Lifestyle icon talks ‘1860’s’ approach to equality, how gays ‘up their game’ in her midst and same-sex weddings
You don’t have to tell Martha Stewart that gay men love her like their own mother.
The influential entrepreneur’s and domestic diva’s deep-rooted connection to the LGBTQ community goes beyond special appearances on Ugly Betty and Ellen — in a cameo appearance on a hen she appeared as herself in a 1995 episode of the groundbreaking sitcom. Stewart, throughout her half-century-long career, has long embodied a quality near and dear to the queer community: perfection. After all, before “live your best life” was a meme, it was Stewart’s honed methodology.
Could that affinity for precision and flawlessness — for the perfect Christmas ham, the perfect vegetable garden, the perfect dating persona — be why Stewart is very clued into the fact that many gay men perceive her as a mother figure?
It’s a relationship worth exploring, and during my limited 15 minutes with Stewart, I dove into the lifestyle maven’s personal affiliations with many LGBTQ people: her nephew, Christopher Herbert, as well as her dearest gay friends, whom she hosts at her various homes. While “in a car, so if any confusion, blame the cell service,” Stewart, 76, was reflective and laid-back as she served up a savory platter of gay talk.
Such as her age-appropriate philosophy on equality, gays who host Stewart at their get-togethers (she jokes, though she can’t possibly be kidding, that it “ups their game”), and her memories of transforming, stunningly, into ’40s film icon Veronica Lake for late, gay makeup artist Kevyn Aucoin.
I’ve really appreciated the inclusivity on VH1’s Martha & Snoop’s Potluck Dinner Party, with guests ranging from LGBTQ icons like Patti LaBelle and Kathy Griffin to gay TV personality Ross Mathews and also Laverne Cox. How aware are you of being LGBTQ inclusive when it comes to this show and your career as a whole?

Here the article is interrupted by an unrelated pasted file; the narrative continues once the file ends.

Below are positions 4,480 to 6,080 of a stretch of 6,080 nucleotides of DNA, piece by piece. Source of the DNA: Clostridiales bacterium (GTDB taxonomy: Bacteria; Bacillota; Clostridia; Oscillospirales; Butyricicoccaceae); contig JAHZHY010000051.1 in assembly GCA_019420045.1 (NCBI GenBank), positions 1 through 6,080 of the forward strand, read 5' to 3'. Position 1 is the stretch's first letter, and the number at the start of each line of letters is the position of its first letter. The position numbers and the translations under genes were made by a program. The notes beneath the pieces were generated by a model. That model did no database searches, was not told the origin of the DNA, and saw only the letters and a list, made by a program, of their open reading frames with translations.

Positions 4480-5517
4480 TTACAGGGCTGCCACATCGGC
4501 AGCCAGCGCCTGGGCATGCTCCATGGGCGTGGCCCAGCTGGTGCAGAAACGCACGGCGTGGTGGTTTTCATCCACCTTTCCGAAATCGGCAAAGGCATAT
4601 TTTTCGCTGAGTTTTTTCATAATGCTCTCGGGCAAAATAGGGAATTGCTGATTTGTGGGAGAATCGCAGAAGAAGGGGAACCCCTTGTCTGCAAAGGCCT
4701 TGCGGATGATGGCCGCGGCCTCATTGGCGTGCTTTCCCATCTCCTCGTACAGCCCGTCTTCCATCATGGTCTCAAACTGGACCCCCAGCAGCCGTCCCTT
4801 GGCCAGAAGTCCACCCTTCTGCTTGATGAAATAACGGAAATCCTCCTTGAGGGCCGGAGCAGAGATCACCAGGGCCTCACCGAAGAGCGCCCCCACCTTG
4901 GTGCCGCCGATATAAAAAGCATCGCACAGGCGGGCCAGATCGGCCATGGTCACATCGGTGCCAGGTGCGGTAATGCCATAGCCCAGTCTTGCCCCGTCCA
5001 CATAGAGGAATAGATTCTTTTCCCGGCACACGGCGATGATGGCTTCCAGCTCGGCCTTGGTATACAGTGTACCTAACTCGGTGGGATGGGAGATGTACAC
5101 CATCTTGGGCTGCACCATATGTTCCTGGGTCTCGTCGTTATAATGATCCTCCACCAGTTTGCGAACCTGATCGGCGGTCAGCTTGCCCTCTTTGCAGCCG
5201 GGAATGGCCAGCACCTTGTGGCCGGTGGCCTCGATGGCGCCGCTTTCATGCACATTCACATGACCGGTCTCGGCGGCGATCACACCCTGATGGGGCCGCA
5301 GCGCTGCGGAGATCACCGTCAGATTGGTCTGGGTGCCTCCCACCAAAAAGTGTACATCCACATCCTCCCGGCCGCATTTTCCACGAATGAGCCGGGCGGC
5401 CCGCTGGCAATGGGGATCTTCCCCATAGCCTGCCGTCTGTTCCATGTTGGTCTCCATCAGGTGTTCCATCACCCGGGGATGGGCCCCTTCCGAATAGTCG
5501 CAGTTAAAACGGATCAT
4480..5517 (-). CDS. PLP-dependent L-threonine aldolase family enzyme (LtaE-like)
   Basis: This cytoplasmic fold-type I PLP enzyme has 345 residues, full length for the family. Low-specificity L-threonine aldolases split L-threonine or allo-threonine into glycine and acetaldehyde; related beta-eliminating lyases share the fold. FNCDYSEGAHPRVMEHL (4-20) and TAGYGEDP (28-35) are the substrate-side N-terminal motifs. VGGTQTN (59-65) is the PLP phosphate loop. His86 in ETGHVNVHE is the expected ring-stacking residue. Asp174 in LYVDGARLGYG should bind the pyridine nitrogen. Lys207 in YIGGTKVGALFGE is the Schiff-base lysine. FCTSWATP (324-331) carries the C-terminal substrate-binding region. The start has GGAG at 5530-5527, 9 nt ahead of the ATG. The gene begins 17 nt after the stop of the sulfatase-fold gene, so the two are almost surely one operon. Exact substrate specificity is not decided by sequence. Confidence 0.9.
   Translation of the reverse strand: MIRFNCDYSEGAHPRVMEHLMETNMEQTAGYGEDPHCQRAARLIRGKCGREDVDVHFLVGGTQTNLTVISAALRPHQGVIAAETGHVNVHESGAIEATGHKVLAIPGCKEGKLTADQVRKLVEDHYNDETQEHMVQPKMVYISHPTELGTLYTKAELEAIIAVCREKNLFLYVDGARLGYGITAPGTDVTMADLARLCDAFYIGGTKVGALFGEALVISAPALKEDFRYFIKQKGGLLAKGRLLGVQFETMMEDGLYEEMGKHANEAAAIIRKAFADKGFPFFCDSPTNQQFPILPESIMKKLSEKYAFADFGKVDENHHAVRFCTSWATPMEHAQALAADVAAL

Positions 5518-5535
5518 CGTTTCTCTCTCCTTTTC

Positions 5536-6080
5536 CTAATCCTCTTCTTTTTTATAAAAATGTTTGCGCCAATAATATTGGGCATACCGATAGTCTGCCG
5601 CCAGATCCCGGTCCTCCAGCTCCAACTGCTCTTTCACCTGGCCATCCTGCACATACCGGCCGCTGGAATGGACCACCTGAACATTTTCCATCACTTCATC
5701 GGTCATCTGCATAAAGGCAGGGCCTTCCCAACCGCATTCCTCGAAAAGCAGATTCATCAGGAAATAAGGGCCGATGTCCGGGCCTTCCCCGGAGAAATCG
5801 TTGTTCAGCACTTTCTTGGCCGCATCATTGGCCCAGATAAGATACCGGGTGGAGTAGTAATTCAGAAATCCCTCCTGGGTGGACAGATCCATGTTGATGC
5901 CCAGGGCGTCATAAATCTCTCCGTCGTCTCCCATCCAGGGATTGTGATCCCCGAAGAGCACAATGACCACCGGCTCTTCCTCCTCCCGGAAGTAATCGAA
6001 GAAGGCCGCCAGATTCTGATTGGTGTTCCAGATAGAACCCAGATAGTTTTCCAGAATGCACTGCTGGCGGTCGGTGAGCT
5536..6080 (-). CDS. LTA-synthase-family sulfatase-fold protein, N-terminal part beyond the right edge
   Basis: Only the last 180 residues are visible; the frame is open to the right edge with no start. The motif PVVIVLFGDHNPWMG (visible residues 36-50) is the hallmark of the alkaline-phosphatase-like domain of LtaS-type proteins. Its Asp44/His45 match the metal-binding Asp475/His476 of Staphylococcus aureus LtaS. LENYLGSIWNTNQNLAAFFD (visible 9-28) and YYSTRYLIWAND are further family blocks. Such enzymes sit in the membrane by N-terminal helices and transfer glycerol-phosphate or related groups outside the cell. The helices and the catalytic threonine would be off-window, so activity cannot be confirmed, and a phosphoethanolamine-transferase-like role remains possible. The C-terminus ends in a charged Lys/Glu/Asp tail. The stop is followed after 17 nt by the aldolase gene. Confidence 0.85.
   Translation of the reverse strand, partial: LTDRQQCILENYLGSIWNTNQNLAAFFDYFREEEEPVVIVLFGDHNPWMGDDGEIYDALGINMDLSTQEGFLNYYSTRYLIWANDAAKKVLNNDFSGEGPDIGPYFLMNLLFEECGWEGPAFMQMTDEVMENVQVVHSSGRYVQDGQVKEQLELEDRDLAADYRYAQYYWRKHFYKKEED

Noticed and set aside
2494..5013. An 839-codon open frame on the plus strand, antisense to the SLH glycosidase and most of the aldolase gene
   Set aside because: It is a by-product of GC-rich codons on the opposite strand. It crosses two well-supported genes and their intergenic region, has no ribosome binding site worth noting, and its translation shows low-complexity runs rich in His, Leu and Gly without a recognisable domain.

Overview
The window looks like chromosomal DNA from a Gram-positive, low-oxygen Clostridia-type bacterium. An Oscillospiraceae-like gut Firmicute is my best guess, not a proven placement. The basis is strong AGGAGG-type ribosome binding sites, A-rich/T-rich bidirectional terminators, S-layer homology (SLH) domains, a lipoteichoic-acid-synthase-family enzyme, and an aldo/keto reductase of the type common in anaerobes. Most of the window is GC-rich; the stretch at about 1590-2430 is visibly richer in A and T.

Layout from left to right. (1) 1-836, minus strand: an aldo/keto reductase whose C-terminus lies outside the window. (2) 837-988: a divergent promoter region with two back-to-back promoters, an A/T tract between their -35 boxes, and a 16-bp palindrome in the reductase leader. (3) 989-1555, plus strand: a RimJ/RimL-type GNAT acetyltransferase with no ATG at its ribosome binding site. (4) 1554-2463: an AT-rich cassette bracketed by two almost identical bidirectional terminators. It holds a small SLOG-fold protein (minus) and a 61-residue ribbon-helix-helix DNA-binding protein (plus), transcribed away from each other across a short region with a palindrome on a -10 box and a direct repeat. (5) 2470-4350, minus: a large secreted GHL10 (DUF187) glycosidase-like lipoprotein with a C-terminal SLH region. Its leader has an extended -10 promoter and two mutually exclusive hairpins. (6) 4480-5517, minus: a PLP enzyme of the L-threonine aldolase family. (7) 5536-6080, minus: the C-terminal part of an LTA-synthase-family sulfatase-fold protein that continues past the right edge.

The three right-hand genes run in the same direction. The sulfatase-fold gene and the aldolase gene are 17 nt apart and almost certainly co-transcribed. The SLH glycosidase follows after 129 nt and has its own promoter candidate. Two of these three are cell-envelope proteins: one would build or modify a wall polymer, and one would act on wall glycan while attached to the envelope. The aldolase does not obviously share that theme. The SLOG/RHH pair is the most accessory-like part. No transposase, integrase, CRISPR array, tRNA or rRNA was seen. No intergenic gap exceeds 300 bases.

Oh, thank you. Well, we’re kind of in the showbiz world and being inclusive, that just sort of goes with the terrain. I don’t care who the person is; I care about what the person does, and how they do it.
Martha Stewart Weddings magazine famously introduced same-sex couples into its pages in 2009, with Jeremy Hooper and Andrew Shulman sharing their vows with family and friends in Litchfield, Connecticut. Why was it important to be at the forefront of marriage equality in that way, and what did that moment mean to you?
I believe in “all men are created equal.” I think I go back to the 1860s, and before! (Laughs) And I don’t think any compromise is necessary. I think it’s a fact that all men are created equal, and so I just treated people like equals my entire life. Equals in every single way, no matter what their proclivity is or what their sexuality is, or their color or their race. It doesn’t matter to me.
That wedding issue was a big deal as it was one of the first mainstream wedding magazines to have featured a gay couple’s wedding, and then there was another in 2011.
I know! And that was my nephew. That was Christopher Herbert marrying a Native American man (Timothy Long).
Seeing as though gay marriage wasn’t even recognized legally coast to coast then, were Martha-worshipping housewives open to displays of same-sex affection?
It was legal in Massachusetts, where they actually got married. I went to their wedding. They had a pre-wedding in Massachusetts, which was the legal wedding, and then they had the family celebration at my farm, which was another tying of the knot. The ceremony and that Celtic tying of the knot were so beautiful.
Was that the best same-sex wedding you’ve been to?
I’ve been to a lot! I mean, I have a lot of gay editors, both male and female. One of our style directors at ‘Weddings’ got married, and he had a fantastic wedding at a nightclub in Brooklyn. That was so fun, and that was also featured in the magazine. And I’ve been to several female weddings. You know, every wedding is special to me.
Is it intimidating for people to host Martha Stewart at their wedding?
I don’t know if it’s intimidating, but I think it ups their game a little bit! (Laughs)
What do you look for at a same-sex wedding?
I like to see what the couple is wearing. I like to see how they handle relatives. But I don’t differentiate a gay wedding from a straight wedding. I just don’t differentiate. I just went to Steven Gambrel’s wedding. That was so beautiful! He’s a very famous, very wealthy interior designer, and he married his longtime partner at their beautiful home in Sag Harbor, Long Island. It was an extraordinary evening. The father of Steven’s partner got up and said, “This is our family’s first gay wedding,” and he said, “It’s a momentous occasion for our family, and we embrace it.” It was one of the nicest father speeches I’ve heard at a wedding. Everybody sort of wanted to cry because he was visibly uncomfortable and yet accepting at the same time. It was very moving.